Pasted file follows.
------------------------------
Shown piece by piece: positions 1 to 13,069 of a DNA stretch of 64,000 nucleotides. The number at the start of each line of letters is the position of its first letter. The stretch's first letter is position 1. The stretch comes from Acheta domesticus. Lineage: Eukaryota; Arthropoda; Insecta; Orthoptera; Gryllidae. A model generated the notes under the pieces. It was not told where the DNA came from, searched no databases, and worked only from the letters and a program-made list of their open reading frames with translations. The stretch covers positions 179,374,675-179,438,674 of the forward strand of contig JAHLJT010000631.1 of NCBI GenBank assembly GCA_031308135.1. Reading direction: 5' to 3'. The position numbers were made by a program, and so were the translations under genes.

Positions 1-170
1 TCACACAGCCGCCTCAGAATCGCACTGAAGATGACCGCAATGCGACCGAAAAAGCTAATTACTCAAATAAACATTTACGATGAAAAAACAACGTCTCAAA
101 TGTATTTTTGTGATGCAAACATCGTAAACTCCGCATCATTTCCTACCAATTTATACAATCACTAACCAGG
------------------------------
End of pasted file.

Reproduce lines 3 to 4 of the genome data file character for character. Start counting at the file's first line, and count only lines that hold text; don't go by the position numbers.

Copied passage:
1 TCACACAGCCGCCTCAGAATCGCACTGAAGATGACCGCAATGCGACCGAAAAAGCTAATTACTCAAATAAACATTTACGATGAAAAAACAACGTCTCAAA
101 TGTATTTTTGTGATGCAAACATCGTAAACTCCGCATCATTTCCTACCAATTTATACAATCACTAACCAGG